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Association of Lung Cancer Risk With the Presence of Both Lung Nodules and Emphysema in a Lung Cancer Screening Trial.
Pubmed ID
38545483 (View this publication on the PubMed website)
Digital Object Identifier
World J Oncol. 2024 Apr; Volume 15 (Issue 2): Pages 246-256
Liu Y, Feng ZW, Liu XM, Duan HY, Lyu ZY, Huang YB, Song FF, Song FJ
  • Department of Epidemiology and Biostatistics, National Clinical Research Center for Cancer, Key Laboratory of Molecular Cancer Epidemiology of Tianjin, Key Laboratory of Cancer Prevention and Therapy of Tianjin, Tianjin's Clinical Research Center for Cancer, Tianjin Medical University Cancer Institute and Hospital, Tianjin Medical University, Tianjin 300060, China.

BACKGROUND: The coexistence of emphysema and lung nodules could interact with each other and then lead to potential higher lung cancer risk. The study aimed to explore the association between emphysema combined with lung nodules and lung cancer risk.

METHODS: A total of 21,949 participants from the National Lung Screening Trial (NLST) who underwent low-dose computed tomography (LDCT) examination were included. Participants were categorized into four groups (NENN group (non-emphysema and non-nodules), E group (emphysema without nodules), N group (nodules without emphysema), and E + N group (nodules with emphysema)) according to whether there were lung nodules and emphysema. Multivariable Cox regression and stratified analyses were performed to estimate the association between the four groups and lung cancer risk.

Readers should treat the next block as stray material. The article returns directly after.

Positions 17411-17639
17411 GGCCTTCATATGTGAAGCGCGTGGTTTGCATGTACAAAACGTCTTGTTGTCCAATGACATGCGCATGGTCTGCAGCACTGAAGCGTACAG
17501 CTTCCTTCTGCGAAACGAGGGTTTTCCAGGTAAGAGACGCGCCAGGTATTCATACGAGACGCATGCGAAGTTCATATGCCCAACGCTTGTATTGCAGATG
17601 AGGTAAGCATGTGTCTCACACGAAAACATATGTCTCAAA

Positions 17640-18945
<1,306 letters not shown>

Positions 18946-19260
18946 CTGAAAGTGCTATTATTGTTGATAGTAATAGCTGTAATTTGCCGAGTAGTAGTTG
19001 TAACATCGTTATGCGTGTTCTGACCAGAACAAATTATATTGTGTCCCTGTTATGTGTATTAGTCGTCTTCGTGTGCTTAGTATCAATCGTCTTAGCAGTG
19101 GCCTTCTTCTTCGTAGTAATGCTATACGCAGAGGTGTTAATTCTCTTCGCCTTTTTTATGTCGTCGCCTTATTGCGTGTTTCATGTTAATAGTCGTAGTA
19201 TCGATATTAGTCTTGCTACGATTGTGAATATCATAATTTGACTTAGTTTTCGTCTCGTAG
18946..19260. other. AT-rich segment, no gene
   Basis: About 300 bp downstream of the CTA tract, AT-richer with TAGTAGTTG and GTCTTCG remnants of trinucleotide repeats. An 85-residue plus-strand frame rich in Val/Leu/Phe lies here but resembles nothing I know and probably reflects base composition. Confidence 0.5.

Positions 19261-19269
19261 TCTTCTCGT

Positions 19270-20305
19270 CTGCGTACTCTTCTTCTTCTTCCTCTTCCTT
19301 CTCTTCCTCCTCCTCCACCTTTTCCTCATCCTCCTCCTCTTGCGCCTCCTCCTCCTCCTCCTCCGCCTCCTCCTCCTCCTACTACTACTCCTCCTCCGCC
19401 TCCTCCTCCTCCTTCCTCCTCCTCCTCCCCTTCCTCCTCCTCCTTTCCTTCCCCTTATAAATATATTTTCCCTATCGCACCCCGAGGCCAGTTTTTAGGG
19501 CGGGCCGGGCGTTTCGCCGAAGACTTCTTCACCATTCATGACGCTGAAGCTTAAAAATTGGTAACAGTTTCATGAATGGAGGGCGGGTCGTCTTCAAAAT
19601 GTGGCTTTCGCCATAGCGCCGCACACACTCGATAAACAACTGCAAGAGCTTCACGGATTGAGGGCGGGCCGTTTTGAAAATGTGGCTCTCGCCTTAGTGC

RESULTS: Among the 21,949 participants, there were 9,040 (41.2%), 5,819 (26.5%), 4,737 (21.6%), and 2,353 (10.7%) participants in the NENN group, E group, N group, and E + N group. The risk of lung cancer incidence increased in turn in NENN group, E group, N group and E + N group. Compared with NENN group, the age-adjusted hazard ratios (HRs) (95% confidence intervals (CIs)) of lung cancer incidence were 2.07 (1.69 - 2.54) for E group, 4.13 (3.47 - 5.05) for N group, and 6.26 (5.14 - 7.62) for E + N group. The association was robust to adjustment for potential confounders (1.83 (1.47 - 2.27) for E group, 3.97 (3.24 - 4.86) for N group, and 5.23 (4.28 - 6.48) for E + N group). Comparable results as the lung cancer incidence were observed for lung cancer mortality, whether in age-adjusted model (E group: 1.85 (1.39 - 2.46), N group: 2.49 (1.89 - 3.29), E + N group: 4.27 (3.21 - 5.68)) or fully adjusted model (E group: 1.56 (1.15 - 2.11), N group: 2.43 (1.81 - 3.26), E + N group: 3.39 (2.50 - 4.61)). However, the trend of all-cause mortality risk among the four groups was somewhat different from that of lung cancer risk, whether in age-adjusted model (1.37 (1.21 - 1.54) for E group, 1.06 (0.92 - 1.21) for N group, and 1.75 (1.51 - 2.02) for E + N group) or fully adjusted model (1.26 (1.10 - 1.44) for E group, 1.09 (0.94 - 1.27) for N group, and 1.52 (1.30 - 1.79) for E + N group).

CONCLUSION: Based on a large-scale lung cancer screening trial in the United States, this study demonstrated that either emphysema or lung nodules can increase lung cancer risk, and lung nodules combined with emphysema can further increase the lung cancer risk and all-cause mortality. The significance of these findings for lung cancer screening should be evaluated.

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